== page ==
Congressman Robert Hurt
September 8, 2015
Fighting Against the Iran Nuclear Agreement
For many weeks now, the House and the Senate have been carefully reviewing the nuclear agreement the Obama Administration and the nations of China, France, Germany, Russia, and the United Kingdom reached with Iran in July. On our Main Street Tour, I heard from many Fifth District Virginians who are sincerely concerned about this agreement, and I share these concerns.
Iran has never given the impression that they would act in good faith and follow the terms of any deal that did not essentially give them complete control over their own nuclear program. Iranian leaders clearly remain focused on expanding their nuclear capabilities and are only willing to do the bare minimum to reduce the stringent international economic sanctions that have crippled their economy. While many of us share the desire to prevent a nuclear Iran, Iran does not have the same interest, and making a deal just for the sake of doing so is not worth putting the safety and security of our allies and our own country at risk. No deal is better than a dangerous deal.
After closely reviewing the Iran Nuclear Agreement and attending classified briefings with Secretary Kerry and other Administration officials on the subject last month, my concerns about the Iran Nuclear Agreement have only escalated. I am further concerned by the Administration's recent admission of these so-called "side deals" involving Iran, of which Congress has no oversight.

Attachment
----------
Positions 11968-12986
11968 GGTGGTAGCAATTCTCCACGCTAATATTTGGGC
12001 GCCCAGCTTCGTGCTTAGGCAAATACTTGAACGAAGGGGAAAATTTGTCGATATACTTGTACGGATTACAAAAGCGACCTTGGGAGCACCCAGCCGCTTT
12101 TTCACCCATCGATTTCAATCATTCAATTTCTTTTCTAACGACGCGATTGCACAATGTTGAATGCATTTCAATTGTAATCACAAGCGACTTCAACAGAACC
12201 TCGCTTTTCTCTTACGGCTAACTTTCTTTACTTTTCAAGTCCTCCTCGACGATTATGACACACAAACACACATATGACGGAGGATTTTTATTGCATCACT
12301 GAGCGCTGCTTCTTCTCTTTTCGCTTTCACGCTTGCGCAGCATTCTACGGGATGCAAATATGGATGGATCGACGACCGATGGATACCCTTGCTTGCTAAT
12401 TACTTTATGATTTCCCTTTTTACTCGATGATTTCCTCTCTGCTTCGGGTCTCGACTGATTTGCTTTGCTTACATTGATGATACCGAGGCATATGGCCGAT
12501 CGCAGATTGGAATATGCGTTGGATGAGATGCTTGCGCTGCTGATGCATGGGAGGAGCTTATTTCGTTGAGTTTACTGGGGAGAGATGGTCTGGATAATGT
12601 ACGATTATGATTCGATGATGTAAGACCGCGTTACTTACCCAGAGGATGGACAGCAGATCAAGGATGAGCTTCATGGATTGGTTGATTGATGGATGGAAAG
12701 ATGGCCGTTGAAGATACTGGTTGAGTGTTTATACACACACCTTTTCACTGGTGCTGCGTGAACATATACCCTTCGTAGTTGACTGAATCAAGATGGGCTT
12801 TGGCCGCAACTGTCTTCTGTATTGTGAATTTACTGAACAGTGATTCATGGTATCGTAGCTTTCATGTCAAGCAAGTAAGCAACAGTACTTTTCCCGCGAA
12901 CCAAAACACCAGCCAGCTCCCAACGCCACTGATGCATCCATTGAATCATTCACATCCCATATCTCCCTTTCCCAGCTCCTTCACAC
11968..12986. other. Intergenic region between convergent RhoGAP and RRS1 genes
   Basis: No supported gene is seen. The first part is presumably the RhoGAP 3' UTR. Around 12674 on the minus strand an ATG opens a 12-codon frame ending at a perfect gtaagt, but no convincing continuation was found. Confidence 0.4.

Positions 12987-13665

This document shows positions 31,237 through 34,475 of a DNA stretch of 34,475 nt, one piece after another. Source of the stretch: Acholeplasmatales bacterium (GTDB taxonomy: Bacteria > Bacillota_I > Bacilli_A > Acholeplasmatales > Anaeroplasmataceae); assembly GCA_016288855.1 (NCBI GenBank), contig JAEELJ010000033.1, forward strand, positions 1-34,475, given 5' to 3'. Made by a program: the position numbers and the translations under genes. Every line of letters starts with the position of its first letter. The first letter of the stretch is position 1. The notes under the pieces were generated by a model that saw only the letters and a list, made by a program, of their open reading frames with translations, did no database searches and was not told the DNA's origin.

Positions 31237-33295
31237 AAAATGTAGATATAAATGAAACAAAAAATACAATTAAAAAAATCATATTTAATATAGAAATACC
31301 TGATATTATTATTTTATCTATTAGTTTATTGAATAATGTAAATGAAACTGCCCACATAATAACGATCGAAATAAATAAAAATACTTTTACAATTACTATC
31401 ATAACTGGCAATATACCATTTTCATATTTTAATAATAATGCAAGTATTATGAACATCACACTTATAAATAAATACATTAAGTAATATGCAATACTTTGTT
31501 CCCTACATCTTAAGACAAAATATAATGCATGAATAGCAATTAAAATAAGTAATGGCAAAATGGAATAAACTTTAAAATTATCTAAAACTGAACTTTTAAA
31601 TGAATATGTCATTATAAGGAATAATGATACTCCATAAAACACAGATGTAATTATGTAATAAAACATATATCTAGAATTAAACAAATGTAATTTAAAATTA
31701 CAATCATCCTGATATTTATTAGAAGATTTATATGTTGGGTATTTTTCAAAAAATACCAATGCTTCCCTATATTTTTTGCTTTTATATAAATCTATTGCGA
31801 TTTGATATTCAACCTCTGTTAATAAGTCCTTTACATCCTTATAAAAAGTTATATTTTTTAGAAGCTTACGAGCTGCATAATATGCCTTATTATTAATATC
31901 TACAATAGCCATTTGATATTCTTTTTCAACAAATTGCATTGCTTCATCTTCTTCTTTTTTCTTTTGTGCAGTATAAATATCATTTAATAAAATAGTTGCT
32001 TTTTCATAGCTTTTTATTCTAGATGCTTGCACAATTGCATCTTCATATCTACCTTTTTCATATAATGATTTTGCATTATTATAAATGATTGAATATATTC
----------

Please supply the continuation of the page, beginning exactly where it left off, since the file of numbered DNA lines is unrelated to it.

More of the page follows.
Initially, the Obama Administration advocated for "anywhere, anytime" inspections, but it has since abandoned that position and is prepared to permit Iran to conduct its own inspections of many of its facilities. Reports indicate that international inspectors will take up to 24 days to begin investigating suspicious sites. Just last week, Secretary of State John Kerry said that he was "satisfied" with the inspection process. However, members of Congress are not permitted to know the details of the inspection process, as that is left up to the International Atomic Energy Agency.
Given Iran's nuclear ambitions and history, I certainly do not share the same confidence evident within the Obama Administration – rather, I believe this is a dangerous deal for our nation, our allies, and the world. This nuclear agreement allows the Iranian regime to maintain much of its current nuclear infrastructure; to continue to advance its nuclear ambitions; and to facilitate its ability to promote terror across the world. All of this without the adequate oversight we have worked so hard to implement for decades now.
Because of the grave consequences of this nuclear agreement, I have joined as a cosponsor of Congressman Roskam's Disapproval Resolution. This week, the House will vote on this critical national security issue, pursuant to the Iran Nuclear Agreement Review Act. Though reports indicate there may not be support in the Senate to override a veto, we must have a full and open debate, and it is my hope that all members of Congress will keep an open mind as new facts, like the existence of "side deals" emerge.
I remain committed to working with my colleagues to enhance the necessary sanctions against the Iranian regime and to do everything within our power to prevent Iran from building or acquiring a nuclear bomb.
If you need any additional information or if we may be of assistance to you, please visit my website at hurt.house.gov or call my Washington office: (202) 225-4711, Charlottesville office: (434) 973-9631, Danville office: (434) 791-2596, or Farmville office: (434) 395-0120.